Florida2K – Read Punched Cards with a Scanner

In DataMuseum.DK we had a pile of punched cards with a COMAL interpreter and we wanted to try to run it.

We have Punched Card Readers, but they are temperamental beasts, so I thought it would be a good idea to be able to read punched cards by running the cards through a scanner and processing the images.

There are few things more educational than finding the answer to “How hard can that be…?” the hard way.

The result became a Python3 program which I named “Florida2K” and this is where I explain how it works, why it sometimes does not and what you can do about it.

This is a Punched Card scanned at 100 DPI in our Canon DR9080C scanner:


In difference from a real punched card reader, which uses the holes to shine light through, conduct electricity through or even poke mechanical “fingers” through, we only have a picture of the holes.

I want to put up a big warning sign at this point: Whatever scanner you use, however you use it, you need to make the holes come out dark on the images. Some scanners, like ours, do this already, others, notably fladbed scanners, do not. You will have to figure this out yourself.

How to scan the Punched Cards

The Florida2K program expects the scanned images to be in “portrait” format, like in the image above, that way you can use the automatic feeder on the scanner if you have one.

If your images are in a different orientation, you will have to rotate them before feeding them to Florida2K. ImageMagick’s convert program will do the job nicely.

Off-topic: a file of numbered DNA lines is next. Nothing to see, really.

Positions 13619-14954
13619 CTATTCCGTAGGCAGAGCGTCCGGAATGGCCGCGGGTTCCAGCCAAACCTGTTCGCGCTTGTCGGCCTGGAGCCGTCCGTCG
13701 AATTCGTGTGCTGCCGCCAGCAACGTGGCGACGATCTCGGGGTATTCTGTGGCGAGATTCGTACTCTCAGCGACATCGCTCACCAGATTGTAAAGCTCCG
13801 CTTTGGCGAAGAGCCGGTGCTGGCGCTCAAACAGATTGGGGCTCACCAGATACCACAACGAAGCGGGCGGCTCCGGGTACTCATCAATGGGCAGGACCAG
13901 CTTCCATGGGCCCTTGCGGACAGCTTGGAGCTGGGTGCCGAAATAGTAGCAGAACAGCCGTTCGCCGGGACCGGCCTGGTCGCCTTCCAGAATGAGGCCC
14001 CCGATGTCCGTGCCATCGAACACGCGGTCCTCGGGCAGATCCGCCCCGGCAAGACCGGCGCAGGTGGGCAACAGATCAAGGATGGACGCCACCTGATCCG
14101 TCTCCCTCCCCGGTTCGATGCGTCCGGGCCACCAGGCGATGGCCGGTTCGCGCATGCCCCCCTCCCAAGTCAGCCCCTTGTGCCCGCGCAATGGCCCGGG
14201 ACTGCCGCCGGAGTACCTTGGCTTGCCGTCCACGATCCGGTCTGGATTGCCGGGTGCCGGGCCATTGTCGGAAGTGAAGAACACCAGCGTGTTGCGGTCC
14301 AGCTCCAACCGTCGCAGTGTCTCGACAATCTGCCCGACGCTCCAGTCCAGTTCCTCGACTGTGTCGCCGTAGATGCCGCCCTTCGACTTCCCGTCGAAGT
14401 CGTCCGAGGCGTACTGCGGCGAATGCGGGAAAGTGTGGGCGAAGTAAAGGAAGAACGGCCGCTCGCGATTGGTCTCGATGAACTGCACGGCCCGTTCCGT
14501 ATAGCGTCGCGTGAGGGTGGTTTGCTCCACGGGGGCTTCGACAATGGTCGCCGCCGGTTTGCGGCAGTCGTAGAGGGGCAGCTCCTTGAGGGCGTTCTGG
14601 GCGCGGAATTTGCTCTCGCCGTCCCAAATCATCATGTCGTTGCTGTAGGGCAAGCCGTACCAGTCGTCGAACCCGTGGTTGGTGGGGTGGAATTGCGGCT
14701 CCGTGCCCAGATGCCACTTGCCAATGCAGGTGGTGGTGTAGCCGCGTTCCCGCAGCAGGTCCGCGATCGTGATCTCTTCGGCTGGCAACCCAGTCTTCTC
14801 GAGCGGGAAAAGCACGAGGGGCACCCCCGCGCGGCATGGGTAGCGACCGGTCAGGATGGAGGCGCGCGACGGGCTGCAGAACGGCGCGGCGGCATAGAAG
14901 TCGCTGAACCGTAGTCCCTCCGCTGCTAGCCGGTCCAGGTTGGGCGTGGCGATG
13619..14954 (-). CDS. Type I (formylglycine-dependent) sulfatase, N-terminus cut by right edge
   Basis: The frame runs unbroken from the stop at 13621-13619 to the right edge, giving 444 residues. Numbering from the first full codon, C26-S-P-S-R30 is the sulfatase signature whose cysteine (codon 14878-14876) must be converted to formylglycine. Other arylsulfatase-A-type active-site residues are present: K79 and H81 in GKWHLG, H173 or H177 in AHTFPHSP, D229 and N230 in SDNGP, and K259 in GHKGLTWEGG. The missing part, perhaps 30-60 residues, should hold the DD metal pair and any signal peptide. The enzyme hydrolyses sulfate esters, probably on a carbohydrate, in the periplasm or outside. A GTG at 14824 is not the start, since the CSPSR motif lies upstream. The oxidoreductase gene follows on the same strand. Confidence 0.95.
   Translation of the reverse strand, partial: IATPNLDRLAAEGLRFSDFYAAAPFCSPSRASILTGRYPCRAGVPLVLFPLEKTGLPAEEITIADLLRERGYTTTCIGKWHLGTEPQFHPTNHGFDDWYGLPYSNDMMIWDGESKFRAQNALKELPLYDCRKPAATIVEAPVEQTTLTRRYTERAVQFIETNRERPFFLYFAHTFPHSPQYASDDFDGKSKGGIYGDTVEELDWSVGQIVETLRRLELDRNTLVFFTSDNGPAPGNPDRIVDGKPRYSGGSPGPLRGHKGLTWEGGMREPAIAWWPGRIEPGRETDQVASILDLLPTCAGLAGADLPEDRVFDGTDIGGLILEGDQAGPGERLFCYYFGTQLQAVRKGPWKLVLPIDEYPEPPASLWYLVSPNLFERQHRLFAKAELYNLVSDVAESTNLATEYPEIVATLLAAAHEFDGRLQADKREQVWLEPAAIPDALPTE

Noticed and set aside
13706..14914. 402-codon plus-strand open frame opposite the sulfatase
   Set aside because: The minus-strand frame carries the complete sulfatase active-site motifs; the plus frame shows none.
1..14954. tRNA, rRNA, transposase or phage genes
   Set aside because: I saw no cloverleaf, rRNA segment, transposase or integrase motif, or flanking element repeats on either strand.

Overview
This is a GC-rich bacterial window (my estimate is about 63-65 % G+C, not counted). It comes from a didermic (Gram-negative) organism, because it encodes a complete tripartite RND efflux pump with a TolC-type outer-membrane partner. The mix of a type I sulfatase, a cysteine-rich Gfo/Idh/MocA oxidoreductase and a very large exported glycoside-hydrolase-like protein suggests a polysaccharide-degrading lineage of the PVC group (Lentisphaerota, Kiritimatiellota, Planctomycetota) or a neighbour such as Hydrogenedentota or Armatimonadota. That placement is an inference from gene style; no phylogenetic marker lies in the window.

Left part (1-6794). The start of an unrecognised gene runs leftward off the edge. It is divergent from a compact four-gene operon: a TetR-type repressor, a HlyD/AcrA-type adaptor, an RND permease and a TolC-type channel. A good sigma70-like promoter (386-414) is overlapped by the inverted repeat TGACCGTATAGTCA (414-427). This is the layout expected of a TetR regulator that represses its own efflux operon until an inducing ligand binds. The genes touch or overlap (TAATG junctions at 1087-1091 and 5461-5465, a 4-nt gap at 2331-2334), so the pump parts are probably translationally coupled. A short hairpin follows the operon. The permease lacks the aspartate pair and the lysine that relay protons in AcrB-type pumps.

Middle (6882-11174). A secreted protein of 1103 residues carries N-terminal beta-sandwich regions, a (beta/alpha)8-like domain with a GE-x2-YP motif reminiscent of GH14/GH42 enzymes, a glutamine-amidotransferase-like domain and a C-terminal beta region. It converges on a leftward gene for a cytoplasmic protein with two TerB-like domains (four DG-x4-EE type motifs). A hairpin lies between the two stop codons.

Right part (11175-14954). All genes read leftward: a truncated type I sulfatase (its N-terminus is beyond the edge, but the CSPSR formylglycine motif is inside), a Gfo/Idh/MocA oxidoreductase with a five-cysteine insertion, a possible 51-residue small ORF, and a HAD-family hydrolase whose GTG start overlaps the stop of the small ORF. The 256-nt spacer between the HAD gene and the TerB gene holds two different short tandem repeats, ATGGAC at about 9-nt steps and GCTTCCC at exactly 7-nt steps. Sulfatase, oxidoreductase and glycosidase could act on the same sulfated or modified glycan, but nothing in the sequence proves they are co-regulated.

The card MUST be centered horizontally in the image (XXX: Add arg to offset ?) so that the 12 rows are split in two groups of 6 by the vertical center line.

Set your scanner for 100 DPI and grayscale, this will work most of the time.

Note that punched cards are symmetric, not only up/down and left/right but also front/back.

If your scanner has an autofeeder and can scan both sides in one go, do so, and give Florida2K the option -2 for “duplex”. This makes the program process images in pairs of front+back and it will complain if the holes do not match.

If you can only scan one side of the cards automatically, and you do not plan to or need to save the images, scan the backside, which almost never has any printing on it, and give Florida2K the option -b for “back”.

If this does not work for you, read more about Florida2K – Scanner Setings.


FIPS 13 / ANSI X3.21-1967 Rectangular Holes in twelve-row punched cards